Case study: Tennessee schoolchildren pilot first Microsoft educational cloud tool

Back-to-School Special Report, Part 2

When students in the Clarksville-Montgomery School District in Tennessee return to school in two weeks they will find freshly-buffed hallways, sparkling desk tops and a new update of what is a very new educational cloud platform--Microsoft Office 365 for Education.

Clarksville-Montgomery County is the original test bed for Microsoft's education cloud offering, receiving the first-in-the-nation large-scale rollout when the product became available in the 2012 school year. The school district stepped up to become the guinea pig for Microsoft Office 365 for Education, embracing cloud computing for its 31,400 students. That includes every public school in the county: 22 elementary schools, seven middle schools, eight high schools (including a middle college program), an alternative school and a STEM academy.

"We were the first to jump on it," notes Helen Gooch, the instructional technology coordinator for the Clarksville-Montgomery County School System (CMCSS), who retired this summer. "We were right there, ready to go."

That the CMCSS was ready to go was no accident. The county was already using Microsoft Outlook as its basic email program, and Gooch is a Microsoft Innovative Educator.

Gooch's role as an MS Innovative Educator, coupled with her experience in the CMCSS, also made her the perfect choice to help with training in the neighboring state of Kentucky.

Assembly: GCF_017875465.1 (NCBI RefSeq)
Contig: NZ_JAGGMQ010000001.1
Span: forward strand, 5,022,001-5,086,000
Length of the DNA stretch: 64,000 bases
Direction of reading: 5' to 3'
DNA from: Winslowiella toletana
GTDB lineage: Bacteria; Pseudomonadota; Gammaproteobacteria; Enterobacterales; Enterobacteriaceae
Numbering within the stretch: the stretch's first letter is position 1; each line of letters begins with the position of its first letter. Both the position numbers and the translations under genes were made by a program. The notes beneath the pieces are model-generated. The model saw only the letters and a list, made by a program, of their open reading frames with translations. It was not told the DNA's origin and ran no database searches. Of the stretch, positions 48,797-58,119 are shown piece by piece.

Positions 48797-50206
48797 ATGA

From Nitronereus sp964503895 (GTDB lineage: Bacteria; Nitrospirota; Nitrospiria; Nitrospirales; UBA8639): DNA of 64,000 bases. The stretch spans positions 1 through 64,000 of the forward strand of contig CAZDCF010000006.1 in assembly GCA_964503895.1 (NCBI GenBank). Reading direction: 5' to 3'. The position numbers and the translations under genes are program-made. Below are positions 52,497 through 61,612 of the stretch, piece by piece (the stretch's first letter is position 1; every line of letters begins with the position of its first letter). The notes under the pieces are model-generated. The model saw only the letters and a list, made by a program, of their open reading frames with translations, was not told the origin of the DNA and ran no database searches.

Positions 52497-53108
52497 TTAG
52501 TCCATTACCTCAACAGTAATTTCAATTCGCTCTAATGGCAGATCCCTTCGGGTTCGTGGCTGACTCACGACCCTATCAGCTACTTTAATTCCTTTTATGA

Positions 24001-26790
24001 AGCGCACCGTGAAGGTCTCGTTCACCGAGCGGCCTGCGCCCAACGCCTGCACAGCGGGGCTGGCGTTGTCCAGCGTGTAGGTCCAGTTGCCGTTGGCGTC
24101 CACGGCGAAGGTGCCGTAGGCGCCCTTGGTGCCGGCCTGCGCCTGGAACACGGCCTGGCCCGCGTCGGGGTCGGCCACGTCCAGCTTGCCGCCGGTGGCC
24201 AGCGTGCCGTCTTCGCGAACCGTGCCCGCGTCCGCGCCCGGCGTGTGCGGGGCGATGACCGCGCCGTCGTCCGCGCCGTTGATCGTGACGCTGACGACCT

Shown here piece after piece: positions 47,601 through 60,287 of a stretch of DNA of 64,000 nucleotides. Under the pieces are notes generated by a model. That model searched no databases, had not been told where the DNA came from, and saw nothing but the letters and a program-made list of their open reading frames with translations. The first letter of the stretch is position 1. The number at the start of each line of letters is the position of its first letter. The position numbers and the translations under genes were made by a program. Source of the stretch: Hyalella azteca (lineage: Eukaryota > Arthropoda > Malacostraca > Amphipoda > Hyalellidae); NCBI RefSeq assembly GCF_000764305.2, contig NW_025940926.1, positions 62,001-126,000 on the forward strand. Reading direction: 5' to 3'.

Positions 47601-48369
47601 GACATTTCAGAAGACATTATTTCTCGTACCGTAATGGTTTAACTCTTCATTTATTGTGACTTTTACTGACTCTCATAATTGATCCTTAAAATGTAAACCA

"As they rolled out a state-wide initiative, Marty Parks, with the Kentucky Department of Education, spearheaded the implementation in that state and the rollout went off without a hitch," Gooch says. "To my knowledge, those districts across the nation that are rolling out Office 365 are doing so on a scheduled rollout, giving their stakeholders time to learn and make this product part of their classroom practice."

Meanwhile, in Tennessee, "Clarksville-Montgomery County, being one of the first adopters, enjoyed a year using a familiar interface to Office 2010, as Office 365 had that look about it, as Outlook resembled Outlook Web Access. Microsoft did a scheduled update: Bring a very clean Office 2013, Office Web apps and Office 365 continuous look across all the products," Gooch adds.

Given its size, the CMCSS didn't receive the update until June 2013.

"So the teachers and students are just walking into classrooms now, and enjoying a crisp, clean, intuitive experience," Gooch says. "Outlook interface is crisp and easy-to-use. Contacts are now called People, and that, along with Calendar, SkyDrive and other features now appear across the top tool bar."

Initial efforts

Gooch and her staff of five technology integration coaches first looked into Microsoft Office 365 for Education in March 2012. They also looked into Google Applications for Education and other products. A major selling point for Microsoft Office 365 for Education was that the county schools were already using Microsoft Outlook as the basic email program. That eliminated one of the largest hurdles to adopting a new cloud-based management system: moving to a new email platform.

Once Clarksville-Montgomery County signed on with Microsoft, an aggressive training process was the first step in the journey. Last year was all about training teachers over the summer and adopting student accounts and email service in the fall.

The actual roll-out was tackled in stages, Gooch says. Phase one focused on collaboration, emailing documents back and forth, content management and attachments.